advise whether or not you will need permits.
    Generally, a building permit is required for all signifi cant building work, which includes the construction and
    demolition or removal of a building. Any work to be carried out on or in connection with a building listed on the
    Heritage Register will require a building permit and may also require a permit under the
    Heritage Act 1995.
    The following table lists common types of building work and whether they are subject to a building permit.
    Please consult your municipal or private building surveyor regarding the technical provisions that apply.

    Common types of building work Building Permit required?
    Additions to a home or any other building Yes
    Structural alterations to a home or any other building Yes
    Removal of or alteration to a load bearing part of a building Yes
    Freestanding, fl oor area not exceeding 10m˛, no more than
    3m high, not constructed of masonry and located no further
    forward on the allotment than the associated building No
    Attached to another building Yes
    Setback less than the associated building Yes
    Demolition or removal of part or all of a building Yes
    Owner-builders must provide the relevant building surveyor
    with evidence that the demolisher has the necessary knowledge,
    experience, equipment and storage facilities to properly conduct
    the demolition.
    Construction of a side or boundary fence less than 2m high No
    Construction of a brick front fence more than 1.2m high Yes
    Construction of a timber front fence less than 1.5m high No
    Construction of a side or boundary fence more than 2m high Yes
    Construction of a fence that is more than 1m high,
    within 9m of the point of intersection of street alignment Yes
    Construction of a chain wire tennis court fence No
    Height more than
    – 3m above the highest point of a building (if attached to a building) Yes
    – 8m above the ground (if not attached to a building) Yes

    Construction of a pergola (unroofed) associated with
    a house, not exceeding 20m˛ in area, not more
    than 3m high and located no further forward on the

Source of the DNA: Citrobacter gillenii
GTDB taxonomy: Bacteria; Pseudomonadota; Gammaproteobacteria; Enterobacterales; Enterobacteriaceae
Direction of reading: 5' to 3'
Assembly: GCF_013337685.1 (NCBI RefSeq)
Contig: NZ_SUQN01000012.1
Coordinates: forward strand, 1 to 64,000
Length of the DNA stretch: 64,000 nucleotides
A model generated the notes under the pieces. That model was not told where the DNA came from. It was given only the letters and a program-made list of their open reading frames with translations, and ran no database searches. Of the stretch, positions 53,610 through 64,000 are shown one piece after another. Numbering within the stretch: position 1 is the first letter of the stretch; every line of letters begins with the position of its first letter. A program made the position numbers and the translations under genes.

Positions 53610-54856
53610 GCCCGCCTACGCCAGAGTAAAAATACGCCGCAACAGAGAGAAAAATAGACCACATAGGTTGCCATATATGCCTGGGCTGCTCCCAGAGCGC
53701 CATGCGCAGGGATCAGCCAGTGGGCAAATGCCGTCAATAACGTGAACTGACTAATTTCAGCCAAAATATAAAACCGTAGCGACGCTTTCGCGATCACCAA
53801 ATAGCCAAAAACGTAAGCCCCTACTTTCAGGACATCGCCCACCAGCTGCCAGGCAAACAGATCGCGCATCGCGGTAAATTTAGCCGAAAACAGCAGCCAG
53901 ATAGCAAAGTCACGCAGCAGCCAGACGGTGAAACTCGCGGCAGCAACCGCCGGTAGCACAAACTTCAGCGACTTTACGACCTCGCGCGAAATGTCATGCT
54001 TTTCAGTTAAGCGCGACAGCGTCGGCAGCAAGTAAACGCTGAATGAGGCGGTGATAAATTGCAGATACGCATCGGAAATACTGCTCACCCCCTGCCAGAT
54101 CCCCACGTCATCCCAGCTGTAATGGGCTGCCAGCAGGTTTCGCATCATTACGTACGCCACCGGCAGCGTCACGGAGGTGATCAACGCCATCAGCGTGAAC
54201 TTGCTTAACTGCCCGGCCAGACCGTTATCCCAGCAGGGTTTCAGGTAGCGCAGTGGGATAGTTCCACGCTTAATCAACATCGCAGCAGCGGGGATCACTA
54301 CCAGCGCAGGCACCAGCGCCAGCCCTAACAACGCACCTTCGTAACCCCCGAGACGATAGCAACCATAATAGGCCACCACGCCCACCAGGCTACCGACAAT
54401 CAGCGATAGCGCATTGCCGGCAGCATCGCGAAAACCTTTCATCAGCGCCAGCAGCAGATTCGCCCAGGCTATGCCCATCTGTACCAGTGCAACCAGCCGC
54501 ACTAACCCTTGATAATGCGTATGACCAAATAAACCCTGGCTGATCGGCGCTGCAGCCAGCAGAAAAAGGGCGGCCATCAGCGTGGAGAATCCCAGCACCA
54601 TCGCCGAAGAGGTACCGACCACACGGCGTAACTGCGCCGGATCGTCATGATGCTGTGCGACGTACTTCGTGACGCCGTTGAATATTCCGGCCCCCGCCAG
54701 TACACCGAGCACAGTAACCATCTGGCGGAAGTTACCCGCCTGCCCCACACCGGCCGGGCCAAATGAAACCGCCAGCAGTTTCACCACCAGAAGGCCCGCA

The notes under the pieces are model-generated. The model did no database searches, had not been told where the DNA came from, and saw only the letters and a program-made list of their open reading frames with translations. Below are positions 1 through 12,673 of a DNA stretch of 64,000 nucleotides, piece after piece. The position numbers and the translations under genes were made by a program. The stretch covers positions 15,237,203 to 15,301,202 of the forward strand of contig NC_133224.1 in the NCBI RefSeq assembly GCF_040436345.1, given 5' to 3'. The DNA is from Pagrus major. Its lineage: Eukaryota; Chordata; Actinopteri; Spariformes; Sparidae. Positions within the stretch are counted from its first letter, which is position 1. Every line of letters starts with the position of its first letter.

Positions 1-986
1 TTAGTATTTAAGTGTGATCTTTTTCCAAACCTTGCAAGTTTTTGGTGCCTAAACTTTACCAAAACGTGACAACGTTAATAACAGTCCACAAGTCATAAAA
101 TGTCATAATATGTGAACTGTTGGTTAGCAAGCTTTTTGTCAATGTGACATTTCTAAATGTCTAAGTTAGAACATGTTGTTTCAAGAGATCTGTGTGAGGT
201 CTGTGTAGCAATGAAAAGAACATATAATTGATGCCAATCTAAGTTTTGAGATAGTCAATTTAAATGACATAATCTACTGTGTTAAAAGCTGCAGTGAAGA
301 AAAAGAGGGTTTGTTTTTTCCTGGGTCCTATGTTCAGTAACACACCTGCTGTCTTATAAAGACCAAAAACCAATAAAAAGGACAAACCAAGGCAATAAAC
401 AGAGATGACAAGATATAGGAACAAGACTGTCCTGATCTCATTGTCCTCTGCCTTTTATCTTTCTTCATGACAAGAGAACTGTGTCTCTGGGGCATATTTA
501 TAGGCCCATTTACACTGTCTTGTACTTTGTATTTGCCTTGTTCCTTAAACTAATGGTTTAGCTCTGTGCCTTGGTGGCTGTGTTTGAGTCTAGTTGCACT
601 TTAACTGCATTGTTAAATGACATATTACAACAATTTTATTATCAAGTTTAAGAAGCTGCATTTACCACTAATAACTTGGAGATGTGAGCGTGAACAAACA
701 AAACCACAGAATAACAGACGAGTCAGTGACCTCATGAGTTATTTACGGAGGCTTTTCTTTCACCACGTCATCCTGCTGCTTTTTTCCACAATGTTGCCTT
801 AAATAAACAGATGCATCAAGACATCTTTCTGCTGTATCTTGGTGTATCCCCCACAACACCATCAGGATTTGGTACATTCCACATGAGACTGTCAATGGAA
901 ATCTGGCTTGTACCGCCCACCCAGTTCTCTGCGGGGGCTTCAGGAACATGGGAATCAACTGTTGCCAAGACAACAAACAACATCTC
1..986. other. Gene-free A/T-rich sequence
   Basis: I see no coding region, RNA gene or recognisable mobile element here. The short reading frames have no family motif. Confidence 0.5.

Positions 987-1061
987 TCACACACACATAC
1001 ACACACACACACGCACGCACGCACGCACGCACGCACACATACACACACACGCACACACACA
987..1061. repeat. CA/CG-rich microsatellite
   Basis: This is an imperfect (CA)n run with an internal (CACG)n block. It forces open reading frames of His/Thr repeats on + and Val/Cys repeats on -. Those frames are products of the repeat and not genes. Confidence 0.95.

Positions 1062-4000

allotment than the dwelling No
    Construction of a pergola (unroofed) associated with
    any other building Yes
    Constructed on or near site boundaries (any height) in
    order to maintain the stability of the adjoining property Yes
    Construction of a retaining wall 1m or more in height Yes
    Reblocking or restumping of an existing building Yes
    Replacing of corrugated iron roofi ng with concrete or
    terracotta roofi ng tiles Yes
    Replacement of corrugated iron roofi ng with ‘Colorbond’
    or other pre-fi nished sheeting No
    More than 1m above ground level within 3m of the street alignment Yes
    More than 8m above ground level, and more than 6m˛ in display
    area and more than 3m from the street allotment boundary Yes
    Erection of a shed less than 10m˛ in area, no more than 3m high,
    not constructed of masonry and located no further forward on
    the allotment than the associated building No
    Erection of a shed more than 10m˛ in area Yes
    Construction of an in-ground swimming pool/spa greater
    than 300mm in depth Yes
    Construction of a verandah attached to any building Yes
    Replacement of windows with similar type windows,
    where no structural alterations are required No
    Installation of “bay” or “corner” type windows where
    structural alterations are required Yes
    Installation of a wood heater (solid fuel burning appliance) No